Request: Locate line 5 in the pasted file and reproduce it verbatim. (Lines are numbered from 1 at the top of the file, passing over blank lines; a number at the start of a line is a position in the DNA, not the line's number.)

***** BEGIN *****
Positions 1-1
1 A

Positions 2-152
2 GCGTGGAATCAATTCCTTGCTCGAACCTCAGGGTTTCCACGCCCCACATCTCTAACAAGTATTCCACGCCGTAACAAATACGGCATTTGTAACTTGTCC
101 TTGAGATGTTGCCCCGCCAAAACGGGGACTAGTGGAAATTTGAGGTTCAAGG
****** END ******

101 TTGAGATGTTGCCCCGCCAAAACGGGGACTAGTGGAAATTTGAGGTTCAAGG